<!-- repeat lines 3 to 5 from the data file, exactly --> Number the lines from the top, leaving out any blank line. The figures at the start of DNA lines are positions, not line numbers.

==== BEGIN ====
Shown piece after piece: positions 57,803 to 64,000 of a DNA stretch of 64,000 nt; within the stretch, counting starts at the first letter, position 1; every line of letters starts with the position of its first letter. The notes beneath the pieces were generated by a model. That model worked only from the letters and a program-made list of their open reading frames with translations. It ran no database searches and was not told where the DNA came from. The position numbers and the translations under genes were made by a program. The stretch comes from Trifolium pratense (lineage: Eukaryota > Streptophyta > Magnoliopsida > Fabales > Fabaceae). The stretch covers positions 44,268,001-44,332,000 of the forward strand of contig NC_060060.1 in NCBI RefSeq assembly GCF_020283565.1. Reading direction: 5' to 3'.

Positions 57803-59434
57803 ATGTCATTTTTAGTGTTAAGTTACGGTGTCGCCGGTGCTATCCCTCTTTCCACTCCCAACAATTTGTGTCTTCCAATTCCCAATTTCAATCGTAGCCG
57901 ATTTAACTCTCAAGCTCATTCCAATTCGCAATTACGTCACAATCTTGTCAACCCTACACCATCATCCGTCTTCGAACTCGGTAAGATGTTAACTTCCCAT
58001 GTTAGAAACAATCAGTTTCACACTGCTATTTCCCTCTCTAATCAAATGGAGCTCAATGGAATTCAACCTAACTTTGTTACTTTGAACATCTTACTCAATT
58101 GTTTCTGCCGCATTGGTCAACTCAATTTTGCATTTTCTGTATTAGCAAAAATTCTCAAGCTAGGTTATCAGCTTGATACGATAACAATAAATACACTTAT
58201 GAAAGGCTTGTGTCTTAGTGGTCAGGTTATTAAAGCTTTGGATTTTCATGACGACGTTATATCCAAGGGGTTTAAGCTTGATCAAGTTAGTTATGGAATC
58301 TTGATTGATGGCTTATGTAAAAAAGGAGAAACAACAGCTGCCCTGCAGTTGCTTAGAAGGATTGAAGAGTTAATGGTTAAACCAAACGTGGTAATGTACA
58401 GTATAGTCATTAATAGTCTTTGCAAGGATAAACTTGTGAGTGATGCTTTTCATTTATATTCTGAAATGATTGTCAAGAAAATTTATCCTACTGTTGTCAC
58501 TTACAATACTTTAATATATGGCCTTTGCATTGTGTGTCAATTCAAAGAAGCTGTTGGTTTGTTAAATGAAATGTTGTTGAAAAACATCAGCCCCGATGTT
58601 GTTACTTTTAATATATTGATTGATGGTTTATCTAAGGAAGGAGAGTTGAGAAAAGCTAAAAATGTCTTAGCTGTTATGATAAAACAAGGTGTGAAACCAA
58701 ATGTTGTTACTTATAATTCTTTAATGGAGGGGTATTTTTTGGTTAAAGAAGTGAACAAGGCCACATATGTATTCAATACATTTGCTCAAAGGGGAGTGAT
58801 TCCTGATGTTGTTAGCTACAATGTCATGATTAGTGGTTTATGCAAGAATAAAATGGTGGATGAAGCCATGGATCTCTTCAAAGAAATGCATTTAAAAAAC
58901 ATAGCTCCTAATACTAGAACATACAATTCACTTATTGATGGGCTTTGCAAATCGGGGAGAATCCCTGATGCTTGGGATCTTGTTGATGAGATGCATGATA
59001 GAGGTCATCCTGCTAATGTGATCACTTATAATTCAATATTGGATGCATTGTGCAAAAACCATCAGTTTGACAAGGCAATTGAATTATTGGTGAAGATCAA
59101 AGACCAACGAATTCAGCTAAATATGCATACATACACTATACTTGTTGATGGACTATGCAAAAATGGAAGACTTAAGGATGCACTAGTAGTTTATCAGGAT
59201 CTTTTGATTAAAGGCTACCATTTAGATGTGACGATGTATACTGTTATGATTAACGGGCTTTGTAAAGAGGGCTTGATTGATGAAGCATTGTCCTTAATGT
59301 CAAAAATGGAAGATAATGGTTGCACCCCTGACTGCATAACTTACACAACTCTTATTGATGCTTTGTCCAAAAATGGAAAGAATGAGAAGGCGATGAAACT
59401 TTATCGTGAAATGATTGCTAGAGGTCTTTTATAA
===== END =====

57803 ATGTCATTTTTAGTGTTAAGTTACGGTGTCGCCGGTGCTATCCCTCTTTCCACTCCCAACAATTTGTGTCTTCCAATTCCCAATTTCAATCGTAGCCG
57901 ATTTAACTCTCAAGCTCATTCCAATTCGCAATTACGTCACAATCTTGTCAACCCTACACCATCATCCGTCTTCGAACTCGGTAAGATGTTAACTTCCCAT
58001 GTTAGAAACAATCAGTTTCACACTGCTATTTCCCTCTCTAATCAAATGGAGCTCAATGGAATTCAACCTAACTTTGTTACTTTGAACATCTTACTCAATT